The rise of hitler

    • As the Nazis acquired more power, they slowly controlled everything that Germans did:

      • used propaganda to convince the German Aryan population

      • that they were the “master race”;

      • eliminated any and all political opposition;

      • forced all young men between the ages of 14 and 18 to join the Hitler Youth movement (HJ) – in Dec. 1936, this was mandatory, even if the parents disagreed.

      • ruled through military force and fear.


    Nazi military state

    Nazi Military State

    • GESTAPO: the Secret State Police

    • SS(Schutzstaffel): Defense Corps “black shirts”, an elite guard unit formed out of the SA

    • SA (Sturmabteilung):Stormtroopers "brown-shirts" early private Nazi army that protected leaders and opposed rival political parties

    • Lebensraum (living space): concept that emphasized need for territorial expansion of Germany into east

    • Wehrmacht: German army

    • HJ (Hitler Jugend): Hitler Youth

    • Einstazgruppen: Nazi Death Squad; mobile killing units

    • Volk: all inclusive concept of nation, people and race, implying the superiority of German culture and race; led to policy of Volksgemeinschaft (idea of a harmonized racial Nazi community in government policies and programs)


    The rise of hitler

    Germany 1933-1935

    • Trade unions banned, May 1933, leaders sent to the newly created concentration camps.

    • Conscription to provide employment for thousands of unemployed young men. 1935.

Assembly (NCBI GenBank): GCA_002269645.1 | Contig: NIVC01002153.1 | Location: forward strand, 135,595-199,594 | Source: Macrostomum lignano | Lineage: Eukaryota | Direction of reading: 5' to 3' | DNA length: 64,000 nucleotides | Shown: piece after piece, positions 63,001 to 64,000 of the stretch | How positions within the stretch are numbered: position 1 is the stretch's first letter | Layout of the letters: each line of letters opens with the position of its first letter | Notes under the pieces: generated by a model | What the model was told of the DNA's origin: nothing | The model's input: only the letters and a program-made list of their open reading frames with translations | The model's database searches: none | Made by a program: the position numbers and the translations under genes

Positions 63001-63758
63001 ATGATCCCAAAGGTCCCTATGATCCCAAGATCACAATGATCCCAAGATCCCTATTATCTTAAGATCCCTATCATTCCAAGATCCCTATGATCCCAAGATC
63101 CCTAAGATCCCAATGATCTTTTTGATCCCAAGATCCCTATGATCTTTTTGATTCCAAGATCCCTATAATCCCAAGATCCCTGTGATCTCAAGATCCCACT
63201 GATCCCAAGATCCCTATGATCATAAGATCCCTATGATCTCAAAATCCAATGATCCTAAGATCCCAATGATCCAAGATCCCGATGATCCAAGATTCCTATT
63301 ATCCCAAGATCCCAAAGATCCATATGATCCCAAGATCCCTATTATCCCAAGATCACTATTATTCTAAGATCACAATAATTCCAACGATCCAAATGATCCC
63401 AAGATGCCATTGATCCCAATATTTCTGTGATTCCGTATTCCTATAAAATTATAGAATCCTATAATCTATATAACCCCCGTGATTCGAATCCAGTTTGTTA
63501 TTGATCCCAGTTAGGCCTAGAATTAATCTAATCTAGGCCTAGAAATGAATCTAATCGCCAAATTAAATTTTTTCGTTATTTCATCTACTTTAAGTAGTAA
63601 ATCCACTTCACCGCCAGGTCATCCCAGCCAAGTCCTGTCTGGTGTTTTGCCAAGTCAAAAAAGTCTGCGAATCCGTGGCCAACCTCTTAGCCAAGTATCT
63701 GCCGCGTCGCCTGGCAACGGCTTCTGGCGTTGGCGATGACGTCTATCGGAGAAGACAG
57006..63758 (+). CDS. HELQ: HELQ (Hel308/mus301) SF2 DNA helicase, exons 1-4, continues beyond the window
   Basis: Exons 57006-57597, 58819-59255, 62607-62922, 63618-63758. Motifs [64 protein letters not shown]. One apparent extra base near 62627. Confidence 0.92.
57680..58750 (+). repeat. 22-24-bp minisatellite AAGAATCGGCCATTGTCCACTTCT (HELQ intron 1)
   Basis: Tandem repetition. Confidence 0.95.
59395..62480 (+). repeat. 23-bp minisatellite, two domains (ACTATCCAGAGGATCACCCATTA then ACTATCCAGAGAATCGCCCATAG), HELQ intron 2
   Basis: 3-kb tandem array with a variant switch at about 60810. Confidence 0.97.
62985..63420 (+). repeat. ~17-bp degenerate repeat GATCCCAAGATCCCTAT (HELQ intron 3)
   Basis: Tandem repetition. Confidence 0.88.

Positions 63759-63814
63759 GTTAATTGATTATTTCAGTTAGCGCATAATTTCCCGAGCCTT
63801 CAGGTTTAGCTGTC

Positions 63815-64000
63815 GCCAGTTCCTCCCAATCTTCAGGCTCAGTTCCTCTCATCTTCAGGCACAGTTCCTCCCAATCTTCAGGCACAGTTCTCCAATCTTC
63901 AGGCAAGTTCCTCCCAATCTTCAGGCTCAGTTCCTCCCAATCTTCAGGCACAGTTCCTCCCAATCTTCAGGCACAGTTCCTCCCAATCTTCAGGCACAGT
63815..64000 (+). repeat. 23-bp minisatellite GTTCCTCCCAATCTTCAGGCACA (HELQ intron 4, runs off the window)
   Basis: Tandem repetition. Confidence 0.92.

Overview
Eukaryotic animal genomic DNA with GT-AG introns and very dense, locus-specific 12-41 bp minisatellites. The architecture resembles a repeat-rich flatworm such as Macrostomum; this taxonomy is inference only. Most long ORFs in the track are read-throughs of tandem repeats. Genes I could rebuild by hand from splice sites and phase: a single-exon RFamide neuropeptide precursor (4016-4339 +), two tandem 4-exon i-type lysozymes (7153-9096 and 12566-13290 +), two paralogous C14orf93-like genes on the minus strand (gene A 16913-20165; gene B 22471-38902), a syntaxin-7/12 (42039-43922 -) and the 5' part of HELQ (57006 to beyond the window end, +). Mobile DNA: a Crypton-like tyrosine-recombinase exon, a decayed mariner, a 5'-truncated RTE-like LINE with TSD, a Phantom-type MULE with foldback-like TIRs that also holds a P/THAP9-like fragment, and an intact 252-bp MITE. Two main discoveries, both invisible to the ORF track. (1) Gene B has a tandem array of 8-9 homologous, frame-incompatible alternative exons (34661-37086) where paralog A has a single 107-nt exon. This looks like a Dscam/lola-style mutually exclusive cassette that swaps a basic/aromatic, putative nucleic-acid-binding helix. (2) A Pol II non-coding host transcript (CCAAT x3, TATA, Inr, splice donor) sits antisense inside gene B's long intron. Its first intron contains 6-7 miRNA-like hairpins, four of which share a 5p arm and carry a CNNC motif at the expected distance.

• Army and navy expanded. Creates jobs in munitions factories.

    • Public works projects. Highways, buildings.

    • Bad Things

    • Enemies killed, or sent to camps.

    • Anti-Semitism encouraged.

    • Teachers lose their jobs for not teaching Nazi racial theories.

    • “Unsafe” books burned.

    • Marriages between Aryans and non-Aryans were forbidden.

    • No more democratic elections.

    • Many German women were compelled to give up their jobs and stay home raising children.


    The rise of hitler

    “The Eternal Jew”Depiction of a Jew holding gold coins in one hand and a whip in the other. Under his arm is a map of the world, with the imprint of the hammer and sickle. Posters like this promoted a sharp rise in anti-Semitic feelings, and in some cases violence against the Jewish community.

    This Nazi propaganda poster reads, ‘Behind the enemy powers: the Jew.


    Why war again

    Why War Again??

    • Beginning in early 1930s, Germany, Italy and Japan all began campaigns to acquire territory

    • Alleviated depression in their countries by military buildup

    • Other nations, burned out by WWI, were reluctant to stop them


    Steps to war

    Steps to War

    • Was the Treaty of Versailles truly the cause of World War II?

    • How did appeasement contribute to World War II?

    • Why did the League of Nations fail?

    • What role did “isolationism” play?

    • Could Hitler have been ‘contained’ at any time prior to 1939?

    • How did World War II begin? What were the steps to war?